Underwater drones may make Australia’s new submarines ‘obsolete’

Australia needs to re-think about Next-Generation Drone-based Warfare

A key Pentagon adviser has warned Australia that its new submarine fleet will become obsolete as a result of game-changing technology breakthroughs in drone warfare.

Despite the intense political debate over procurement of submarines in Australia, former US military naval adviser and submarine expert Bryan Clark said he had not been contacted by Government officials here.

Australian Government is planning to build a fleet of 12 new submarines, thought to be worth tens of billions of dollars.

Mr Clark told Lateline the next class of submarines would arrive in the 2020s, and said he did not know whether the Government was looking at the new detection technologies being developed.

“It is something that should impact the design of the next class of [Australian] submarines,” he said.

“I’ve certainly been in contact with the US government in terms of what it might imply for how the next generation of US submarines needs to evolve.”

Mr Clark said new technologies, particularly developments in acoustic techniques, meant quiet submarines could be easily detected by the enemy, rendering them ineffective.

“In the future we may find submarines, instead of being the fighter aircraft of the undersea world … they may have to operate more like an aircraft carrier where they stay offshore some distance to stay away from the threat,” he said.

“We will see a pull-back in terms of where we can operate submarines safely or with impunity and we will have to be deploying unmanned systems from submarines to get that last few hundred miles into the coast.”

Australian Defence Force 20 years behind US in preparing for drone-based warfare, expert says

According to one of the Defence Department’s own consultants, Australia’s Defence Force is up to 20 years behind the United States in preparing for a future conflict that will likely involve attacks from swarms of drones from the air and the sea.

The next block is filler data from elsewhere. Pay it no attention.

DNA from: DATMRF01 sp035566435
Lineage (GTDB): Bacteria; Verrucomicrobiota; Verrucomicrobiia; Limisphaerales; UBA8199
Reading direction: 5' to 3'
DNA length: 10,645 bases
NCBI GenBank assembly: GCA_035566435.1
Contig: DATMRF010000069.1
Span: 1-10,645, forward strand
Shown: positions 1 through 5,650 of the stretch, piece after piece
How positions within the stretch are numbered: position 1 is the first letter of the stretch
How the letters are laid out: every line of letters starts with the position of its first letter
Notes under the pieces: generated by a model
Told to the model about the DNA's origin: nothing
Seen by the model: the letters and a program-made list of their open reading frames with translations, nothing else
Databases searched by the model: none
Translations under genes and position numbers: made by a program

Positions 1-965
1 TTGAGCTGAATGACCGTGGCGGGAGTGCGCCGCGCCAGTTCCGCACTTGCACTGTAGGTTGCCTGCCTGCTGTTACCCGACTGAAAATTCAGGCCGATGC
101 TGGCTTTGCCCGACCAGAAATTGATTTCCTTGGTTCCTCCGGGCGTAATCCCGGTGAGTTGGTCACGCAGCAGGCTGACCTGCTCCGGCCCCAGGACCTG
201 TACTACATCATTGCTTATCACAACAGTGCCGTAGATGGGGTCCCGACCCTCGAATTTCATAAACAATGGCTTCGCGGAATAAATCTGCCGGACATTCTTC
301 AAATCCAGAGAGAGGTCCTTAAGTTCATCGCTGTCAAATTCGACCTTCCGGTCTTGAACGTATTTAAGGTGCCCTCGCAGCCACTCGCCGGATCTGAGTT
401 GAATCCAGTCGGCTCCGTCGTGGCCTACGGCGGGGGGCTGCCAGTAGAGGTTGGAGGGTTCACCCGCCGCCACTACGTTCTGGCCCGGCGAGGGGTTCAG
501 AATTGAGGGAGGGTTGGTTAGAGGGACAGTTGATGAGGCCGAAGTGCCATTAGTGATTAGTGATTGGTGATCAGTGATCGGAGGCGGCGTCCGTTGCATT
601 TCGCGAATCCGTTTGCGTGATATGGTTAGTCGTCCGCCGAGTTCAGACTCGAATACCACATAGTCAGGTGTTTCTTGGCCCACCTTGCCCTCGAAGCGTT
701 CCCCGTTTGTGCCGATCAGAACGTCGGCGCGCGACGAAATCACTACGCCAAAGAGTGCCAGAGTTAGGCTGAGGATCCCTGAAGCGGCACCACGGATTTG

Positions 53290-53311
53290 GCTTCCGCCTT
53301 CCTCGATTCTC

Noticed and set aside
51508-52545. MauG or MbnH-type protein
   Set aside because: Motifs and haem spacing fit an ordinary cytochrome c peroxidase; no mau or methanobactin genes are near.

Jai Galliott, a researcher at the University of New South Wales, said future war would also demand sophisticated satellite and cyber strategies to counter attacks on energy and communications infrastructure.

He said the planned purchase of the Joint Strike Fighter jet and new submarines is “last generation”.

“By the time we get the new order of subs they will be outdated definitely”.

“Australia needs to think about the next generation of warfare and the fact that our enemies are already deploying highly sophisticated drone technology, said Mr Galliott, who is contracted to the Department of Defence to study the future of war in the Indo-Pacific.

“We need to have drones in the air, under the water and on the ground.”

At a recent future of war conference in the US, former fighter pilot and drone expert Mary Cummings questioned whether the Pentagon was also too focused on big weapons systems.

“Now we have 3D printers and I have students who over a weekend can build a drone,” she said.

“When you can put a million drones in the air for let’s just say, a couple of hundred thousand dollars — and China could easily do that — you have to start thinking about a whole new way of fighting a war.

“It’s not the big monolithic platforms, but it’s these very cheap drones that can just keep coming.”

Submersive drones predicted to change role of submarines

Peter W Singer, a strategist at the New America Foundation and former senior fellow at the Brookings Institute in Washington, said 80 different countries already equipped their militaries with drones, plus they were being used by non-state actors like Islamic State, paparazzi and farmers.

He said the human role in controlling drones was also changing.

“They can do things like take off and land on their own, fly mission waypoints on their own, ID targets on their own,” he said.

“They’re not able to put it all together and carry out the entire mission on its own — but that’s coming.”

Mr Singer has co-authored a novel, Ghost Fleet, imagining what armed conflict could look like between China and the US.

“Unlike World War II, we’ll see battles in these two new places — outerspace and cyberspace,” he said.

“Whoever wins those battles, whoever controls the heavens, and by that I mean communication satellites, surveillance, navigation and GPS, all of the wars on land and sea depend on that.


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About the Author: Akhtar Jamal

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